As public pressure mounts, businesses in all industries have started to sever ties with Russia following their invasion of Ukraine. Major oil companies seem to have begun following suit. With more and more companies pulling out of the nation, it’s likely to cause a cascading effect on the nation’s economy.
BP, First of Many?
Following Russia’s attacks in Ukraine, BP, the UK-based oil company, became one of the first in its industry to pull out of the oil-rich nation. Initially, when Russian troops first began amassing at the border between the two nations, BP CEO Bernard Looney stated that there were no plans to reduce or eliminate their holdings in the state-owned oil company Rosneft. However, as Russian troops began to march into Ukraine, BP soon set into motion its plan to exit its investments in the nation. Both the CEO, Bernard Looney, and the company’s former CEO, Bob Dudley, stepped down from their positions on Rosneft’s board of directors. In its announcement, it attributes its move both to the Russian attacks on Ukraine and to their continued involvement in the nation no longer being in alignment with the long-term interests of the company. This move also seems to be an incredibly costly one for BP, as its partnership with the nation was estimated to produce a potential $25 billion for the company.
Shell Oil Joining BP
Shell, another UK-based oil company, followed suit shortly after BP’s announcement. In a public statement, it announced plans to exit from its investment in the Sakhalin-II project an oil and natural gas development located on the Sakhalin Islands. In his statement, CEO Ben van Beurden expressed shock at Russia’s attack on Ukraine, denouncing their military aggression. Shell will also be exiting several development projects located in Siberia. Included in the announcement, Shell also said it would likely incur financial losses from its exit of more than $3 billion in assets in the region. This comes at a time when the world seems united in an effort to isolate the Russian economy from the rest of the world’s trade and banking systems.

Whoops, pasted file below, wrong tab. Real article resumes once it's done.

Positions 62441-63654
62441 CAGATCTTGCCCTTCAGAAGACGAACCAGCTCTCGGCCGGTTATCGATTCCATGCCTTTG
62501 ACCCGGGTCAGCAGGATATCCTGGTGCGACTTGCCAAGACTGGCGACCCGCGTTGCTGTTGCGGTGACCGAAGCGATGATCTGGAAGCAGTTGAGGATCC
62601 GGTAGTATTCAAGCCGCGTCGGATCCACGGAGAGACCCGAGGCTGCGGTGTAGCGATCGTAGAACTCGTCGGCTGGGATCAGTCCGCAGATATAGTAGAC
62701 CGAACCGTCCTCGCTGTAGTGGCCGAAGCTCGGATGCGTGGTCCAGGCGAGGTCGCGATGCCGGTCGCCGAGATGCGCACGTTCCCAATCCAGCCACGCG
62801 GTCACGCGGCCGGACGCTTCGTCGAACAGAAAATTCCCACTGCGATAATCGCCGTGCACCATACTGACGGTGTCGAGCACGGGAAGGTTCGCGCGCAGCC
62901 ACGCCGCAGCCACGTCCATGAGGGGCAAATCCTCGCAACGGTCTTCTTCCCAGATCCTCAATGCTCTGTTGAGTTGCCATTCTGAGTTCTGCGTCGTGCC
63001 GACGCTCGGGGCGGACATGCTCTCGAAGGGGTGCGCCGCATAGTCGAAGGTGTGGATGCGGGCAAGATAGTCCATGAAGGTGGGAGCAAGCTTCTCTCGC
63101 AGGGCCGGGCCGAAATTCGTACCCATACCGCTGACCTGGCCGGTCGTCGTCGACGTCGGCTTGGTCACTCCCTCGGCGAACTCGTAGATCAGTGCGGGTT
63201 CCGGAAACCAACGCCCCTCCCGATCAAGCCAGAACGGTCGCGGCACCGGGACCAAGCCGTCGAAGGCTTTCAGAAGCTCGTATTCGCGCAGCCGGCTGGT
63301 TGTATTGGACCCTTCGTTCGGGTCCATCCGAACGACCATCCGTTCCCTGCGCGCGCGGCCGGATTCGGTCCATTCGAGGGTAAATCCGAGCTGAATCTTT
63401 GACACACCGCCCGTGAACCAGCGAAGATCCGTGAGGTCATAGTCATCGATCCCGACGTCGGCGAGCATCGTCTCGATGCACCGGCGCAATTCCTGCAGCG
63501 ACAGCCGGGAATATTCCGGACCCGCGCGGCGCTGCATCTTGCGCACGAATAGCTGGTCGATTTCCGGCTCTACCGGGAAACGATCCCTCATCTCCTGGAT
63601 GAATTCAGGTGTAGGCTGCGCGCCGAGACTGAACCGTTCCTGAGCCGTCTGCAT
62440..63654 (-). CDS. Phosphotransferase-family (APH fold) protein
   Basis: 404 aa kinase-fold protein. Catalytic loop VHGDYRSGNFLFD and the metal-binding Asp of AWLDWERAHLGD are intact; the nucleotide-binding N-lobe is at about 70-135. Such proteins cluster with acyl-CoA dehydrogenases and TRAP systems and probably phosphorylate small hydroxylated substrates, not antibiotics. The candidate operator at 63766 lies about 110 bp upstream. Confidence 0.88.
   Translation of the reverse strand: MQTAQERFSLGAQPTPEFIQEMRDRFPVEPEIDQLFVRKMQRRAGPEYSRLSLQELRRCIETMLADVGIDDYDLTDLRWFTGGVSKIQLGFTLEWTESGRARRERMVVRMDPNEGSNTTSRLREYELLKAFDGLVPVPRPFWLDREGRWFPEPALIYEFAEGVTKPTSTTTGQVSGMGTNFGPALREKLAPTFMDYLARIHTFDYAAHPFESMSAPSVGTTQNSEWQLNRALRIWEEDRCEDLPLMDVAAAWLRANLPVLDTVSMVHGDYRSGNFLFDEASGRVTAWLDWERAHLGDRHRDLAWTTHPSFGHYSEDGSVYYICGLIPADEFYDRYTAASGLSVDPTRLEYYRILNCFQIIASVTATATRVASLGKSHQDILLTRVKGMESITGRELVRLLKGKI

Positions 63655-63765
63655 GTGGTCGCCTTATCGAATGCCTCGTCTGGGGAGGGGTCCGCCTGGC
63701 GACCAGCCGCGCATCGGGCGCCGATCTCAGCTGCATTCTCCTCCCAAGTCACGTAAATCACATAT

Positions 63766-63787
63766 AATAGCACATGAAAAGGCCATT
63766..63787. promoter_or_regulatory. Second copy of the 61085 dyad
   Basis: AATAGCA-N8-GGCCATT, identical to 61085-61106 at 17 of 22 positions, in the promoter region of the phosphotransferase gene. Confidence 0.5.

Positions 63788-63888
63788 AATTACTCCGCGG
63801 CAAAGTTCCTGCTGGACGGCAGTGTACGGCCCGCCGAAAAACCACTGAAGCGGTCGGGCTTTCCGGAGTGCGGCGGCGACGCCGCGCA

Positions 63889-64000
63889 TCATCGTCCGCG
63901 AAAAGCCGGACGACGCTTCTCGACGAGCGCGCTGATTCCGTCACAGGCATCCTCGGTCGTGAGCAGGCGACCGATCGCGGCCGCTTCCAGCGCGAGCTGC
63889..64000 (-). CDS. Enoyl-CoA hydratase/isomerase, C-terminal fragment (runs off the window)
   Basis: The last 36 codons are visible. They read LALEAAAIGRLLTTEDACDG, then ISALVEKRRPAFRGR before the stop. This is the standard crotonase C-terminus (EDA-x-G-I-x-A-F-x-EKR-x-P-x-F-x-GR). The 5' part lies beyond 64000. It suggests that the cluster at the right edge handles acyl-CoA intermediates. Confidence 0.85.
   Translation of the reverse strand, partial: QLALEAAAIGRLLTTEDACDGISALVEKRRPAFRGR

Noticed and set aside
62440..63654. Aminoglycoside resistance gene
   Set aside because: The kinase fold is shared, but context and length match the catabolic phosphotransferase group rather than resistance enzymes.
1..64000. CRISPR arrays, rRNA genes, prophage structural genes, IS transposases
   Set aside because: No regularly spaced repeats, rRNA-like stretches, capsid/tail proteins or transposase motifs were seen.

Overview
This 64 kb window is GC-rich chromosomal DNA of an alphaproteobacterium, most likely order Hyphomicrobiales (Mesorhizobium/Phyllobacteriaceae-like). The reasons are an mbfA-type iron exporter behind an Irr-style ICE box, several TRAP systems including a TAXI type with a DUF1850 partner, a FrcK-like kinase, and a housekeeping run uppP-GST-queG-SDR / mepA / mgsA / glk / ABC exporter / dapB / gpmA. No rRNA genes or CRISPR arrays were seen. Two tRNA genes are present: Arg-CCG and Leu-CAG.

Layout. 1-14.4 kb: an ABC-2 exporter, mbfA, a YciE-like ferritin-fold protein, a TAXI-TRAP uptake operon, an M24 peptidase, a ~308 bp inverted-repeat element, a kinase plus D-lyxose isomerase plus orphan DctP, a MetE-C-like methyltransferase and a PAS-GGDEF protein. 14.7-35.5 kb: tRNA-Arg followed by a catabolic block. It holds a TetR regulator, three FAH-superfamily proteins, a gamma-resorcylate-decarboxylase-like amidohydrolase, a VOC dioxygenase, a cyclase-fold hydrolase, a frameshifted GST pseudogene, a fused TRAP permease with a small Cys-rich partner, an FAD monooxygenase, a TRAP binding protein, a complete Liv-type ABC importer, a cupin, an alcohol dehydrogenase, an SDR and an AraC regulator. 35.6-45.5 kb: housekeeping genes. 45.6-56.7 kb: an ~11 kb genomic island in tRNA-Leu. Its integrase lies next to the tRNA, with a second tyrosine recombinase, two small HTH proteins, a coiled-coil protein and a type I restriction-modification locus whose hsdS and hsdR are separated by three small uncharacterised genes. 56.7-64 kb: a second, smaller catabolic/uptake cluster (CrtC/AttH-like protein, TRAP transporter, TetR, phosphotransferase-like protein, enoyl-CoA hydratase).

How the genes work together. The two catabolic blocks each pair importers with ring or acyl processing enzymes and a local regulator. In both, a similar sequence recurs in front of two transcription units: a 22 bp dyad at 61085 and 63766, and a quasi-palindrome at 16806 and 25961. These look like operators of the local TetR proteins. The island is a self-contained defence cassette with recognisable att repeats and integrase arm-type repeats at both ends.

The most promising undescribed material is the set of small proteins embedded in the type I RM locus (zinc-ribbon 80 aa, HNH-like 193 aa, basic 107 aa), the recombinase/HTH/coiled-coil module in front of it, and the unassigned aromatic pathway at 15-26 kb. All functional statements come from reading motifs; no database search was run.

Russia’s Economy Suffers as Sanctions Pour In
While Russia’s oil industry may be suffering, it’s certainly not the only part of Russia’s economy under heavy scrutiny. During the first wave of sanctions levied against the nation, Russia’s stock market was paused, likely in an attempt to stymy the bleeding as the markets began to crash. While the market’s pause is still ongoing, it’s already surpassed all others as the longest pause in the market’s history. Russian oligarchs are feeling the pain as well, as the sanctions have begun hitting them exceptionally hard. Governments around the world have also begun shutting out the oligarchs from their personal bank accounts and seizing their property, most notably with western nations impounding their superyachts. Western nations also seem to be moving forward with isolating Russian banks from the SWIFT system, or The Society for Worldwide Interbank Financial Telecommunication, the main platform banks use to trade back and forth over international lines. A full-scale block-out would be unprecedented, with sanctions only having ever been applied against individual banks, generally for ties to terrorist groups in the middle-east.